Joe Camel Advertising Campaign
Our firm played an important role in the California tobacco cases that ended the “Joe Camel” campaign. The defendant’s advertising campaign targeted teens and children. As a key player in the first case challenging the “Joe Camel” campaign as a violation of California’s unfair competition/consumer protection law, we helped
expose R.J Reynolds Tobacco Company’s’ “youth targeting” documents – perhaps the most significant set of tobacco documents ever to be made public. R.J. Reynolds admitted that the case was “an early, significant and unique driver” that led to the phase out of the Joe Camel campaign. In related litigation, we helped recover twelve billion dollars in settlement funds for cities and counties in California.
Buchwald v. Citibank, N.A.
Jonathan Cuneo and Matthew Miller recently represented the trustee of the estate of famed humorist Arthur Buchwald in a dispute with Citibank, N.A., Buchwald v. Citibank, N.A. (D.D.C. 2014), in which the estate alleged that Citibank’s negligence permitted rogue financial advisor Kenneth Starr to embezzle funds from the estate through the establishment of an unauthorized line of credit. The matter was resolved with a confidential settlement.
Guidant Heart Defibrillator
CGL’s Charles LaDuca served as class counsel in the Guidant Heart Defibrillator litigation which settled for over $205 million in 2008. On behalf of a nationwide class of patients implanted with the Guidant Ventak Prizm defibrillator, our suit alleged that Guidant Corporation misrepresented the safety of its defibrillators, which are subject to short circuiting and malfunctioning.
“Made in USA” Cases
In Benson v. Kwikset Corp, we led a legal team that won significant injunctive relief for false advertising as “Made in USA” in violation of California “Made in USA” requirements and unfair competition/consumer protection law. Kwikset Corp. moved its manufacturing from Anaheim, California to a facility in Mexico yet continued to market their products as “Made in USA” and “All American Made.” After a trial victory in 2001, the Court of Appeal set the decision aside twice. CGL appealed to the California Supreme Court, and in 2010, CGL partner Jonathan Cuneo argued and won a 5 to 2 decision. That landmark decision established the principle that “labels matter” under California’s Unfair Competition and False Advertising laws and is now a landmark of American law.
In Colgan v Leatherman Tool Group, the firm was co-lead counsel in a case that charged the Leatherman Tool Group with inaccurately labeling many of its tools as “Made in USA” when many components were actually made outside the United States. After a hard-fought trial in early 2004, the Superior Court entered a significant corrective advertising program and awarded over $12 million in restitution. Unfortunately, the California Court of Appeals reversed the restitution award in 2006 and remanded the case for modification of the injunctive order. The Superior Court modified the injunction and the case then settled.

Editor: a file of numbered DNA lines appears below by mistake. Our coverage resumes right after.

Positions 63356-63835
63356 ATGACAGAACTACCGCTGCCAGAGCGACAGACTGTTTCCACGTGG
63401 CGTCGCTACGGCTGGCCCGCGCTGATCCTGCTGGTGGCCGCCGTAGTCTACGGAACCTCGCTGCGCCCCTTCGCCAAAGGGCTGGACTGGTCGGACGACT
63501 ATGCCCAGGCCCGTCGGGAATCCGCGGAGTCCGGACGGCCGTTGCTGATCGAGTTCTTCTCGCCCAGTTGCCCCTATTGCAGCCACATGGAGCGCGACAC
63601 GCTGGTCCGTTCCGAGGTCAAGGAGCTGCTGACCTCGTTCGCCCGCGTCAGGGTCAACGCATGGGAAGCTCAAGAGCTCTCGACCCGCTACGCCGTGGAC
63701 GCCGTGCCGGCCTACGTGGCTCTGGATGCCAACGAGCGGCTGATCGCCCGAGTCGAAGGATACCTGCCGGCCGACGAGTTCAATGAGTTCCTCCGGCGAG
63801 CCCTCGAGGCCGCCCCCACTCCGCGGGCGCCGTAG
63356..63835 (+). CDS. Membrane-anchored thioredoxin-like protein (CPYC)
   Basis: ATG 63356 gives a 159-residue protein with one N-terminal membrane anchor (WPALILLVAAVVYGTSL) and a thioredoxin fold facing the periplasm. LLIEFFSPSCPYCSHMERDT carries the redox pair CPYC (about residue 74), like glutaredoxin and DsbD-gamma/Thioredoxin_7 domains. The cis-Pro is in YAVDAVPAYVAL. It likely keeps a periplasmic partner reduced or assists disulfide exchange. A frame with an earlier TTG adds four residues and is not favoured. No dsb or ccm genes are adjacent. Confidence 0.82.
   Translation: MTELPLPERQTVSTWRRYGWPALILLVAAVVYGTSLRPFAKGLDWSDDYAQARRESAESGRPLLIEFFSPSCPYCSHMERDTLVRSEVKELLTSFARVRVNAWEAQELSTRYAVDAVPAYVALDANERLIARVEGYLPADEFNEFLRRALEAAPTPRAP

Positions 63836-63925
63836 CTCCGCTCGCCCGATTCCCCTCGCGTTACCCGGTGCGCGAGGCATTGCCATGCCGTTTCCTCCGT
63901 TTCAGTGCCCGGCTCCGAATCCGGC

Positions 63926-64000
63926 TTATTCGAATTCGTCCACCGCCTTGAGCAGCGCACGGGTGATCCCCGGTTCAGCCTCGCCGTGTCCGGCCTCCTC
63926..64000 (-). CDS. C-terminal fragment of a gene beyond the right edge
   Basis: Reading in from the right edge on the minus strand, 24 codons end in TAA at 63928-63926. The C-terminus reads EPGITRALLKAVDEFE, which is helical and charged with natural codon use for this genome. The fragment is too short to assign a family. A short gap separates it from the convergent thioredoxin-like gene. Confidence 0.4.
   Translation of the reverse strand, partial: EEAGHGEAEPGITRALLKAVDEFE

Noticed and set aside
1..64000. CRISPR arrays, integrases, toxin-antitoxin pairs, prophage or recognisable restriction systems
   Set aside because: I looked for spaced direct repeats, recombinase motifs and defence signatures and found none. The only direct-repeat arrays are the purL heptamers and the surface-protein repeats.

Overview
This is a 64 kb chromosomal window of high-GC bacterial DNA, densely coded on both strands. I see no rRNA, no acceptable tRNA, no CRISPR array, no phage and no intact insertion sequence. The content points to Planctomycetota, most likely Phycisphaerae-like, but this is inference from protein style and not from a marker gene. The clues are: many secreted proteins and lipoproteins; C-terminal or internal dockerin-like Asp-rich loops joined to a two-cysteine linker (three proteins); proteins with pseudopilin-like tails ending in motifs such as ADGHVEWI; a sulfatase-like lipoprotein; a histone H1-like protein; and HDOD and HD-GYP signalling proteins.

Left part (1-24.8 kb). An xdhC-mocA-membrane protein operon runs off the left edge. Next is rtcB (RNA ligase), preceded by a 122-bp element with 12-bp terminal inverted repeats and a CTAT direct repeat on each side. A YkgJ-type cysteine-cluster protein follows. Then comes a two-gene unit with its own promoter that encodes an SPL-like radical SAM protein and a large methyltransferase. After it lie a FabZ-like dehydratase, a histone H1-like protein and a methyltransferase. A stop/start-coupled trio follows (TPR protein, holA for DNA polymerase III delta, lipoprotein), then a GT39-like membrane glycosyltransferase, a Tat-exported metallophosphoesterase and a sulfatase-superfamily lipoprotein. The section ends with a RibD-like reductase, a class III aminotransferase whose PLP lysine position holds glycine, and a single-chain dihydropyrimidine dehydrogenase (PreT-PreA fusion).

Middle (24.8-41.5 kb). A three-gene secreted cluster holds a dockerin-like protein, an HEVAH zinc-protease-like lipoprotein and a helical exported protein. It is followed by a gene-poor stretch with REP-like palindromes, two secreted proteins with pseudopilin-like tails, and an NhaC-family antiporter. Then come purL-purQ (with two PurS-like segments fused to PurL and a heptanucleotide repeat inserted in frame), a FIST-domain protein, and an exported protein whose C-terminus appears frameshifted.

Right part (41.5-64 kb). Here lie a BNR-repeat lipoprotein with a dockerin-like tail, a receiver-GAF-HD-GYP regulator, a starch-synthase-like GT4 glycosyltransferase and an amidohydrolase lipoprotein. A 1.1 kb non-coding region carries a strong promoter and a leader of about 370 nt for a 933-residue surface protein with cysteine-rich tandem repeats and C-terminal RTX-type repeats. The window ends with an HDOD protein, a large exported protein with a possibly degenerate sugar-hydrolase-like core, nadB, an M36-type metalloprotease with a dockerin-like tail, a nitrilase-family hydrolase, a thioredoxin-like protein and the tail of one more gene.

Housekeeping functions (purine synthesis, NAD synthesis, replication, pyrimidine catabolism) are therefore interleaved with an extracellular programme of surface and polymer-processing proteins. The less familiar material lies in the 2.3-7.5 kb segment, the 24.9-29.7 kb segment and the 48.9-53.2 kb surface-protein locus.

Texas Prisons Privacy Case
We served as co-lead counsel in the trail-blazing consumer privacy case Dennis v. Metromail Corp. The complaint charged that Metromail, acting through subcontractors, processed personal information from shopping questionnaires by contracting to have maximum security Texas prisoners “key” the information.
Our firm acted in the role of claimants’ representative as part of the massive settlement involving sales practices of life insurance policies sold by Prudential Insurance Company. Under the terms of the over $4 billion settlement, individual policyholders were accorded the right to have an individual determination of their remedies.
Honda Hybrid False Advertising
In John True v. American Honda Motor Co., Plaintiffs challenged claims of fuel efficiency in the Honda Civic Hybrid, as well as a software update that further degraded the advertised fuel efficiency performance of the vehicles.After several years of contentious litigation, the case settled for a package of settlement benefits that the reviewing Judge characterized as exceeding $85 million.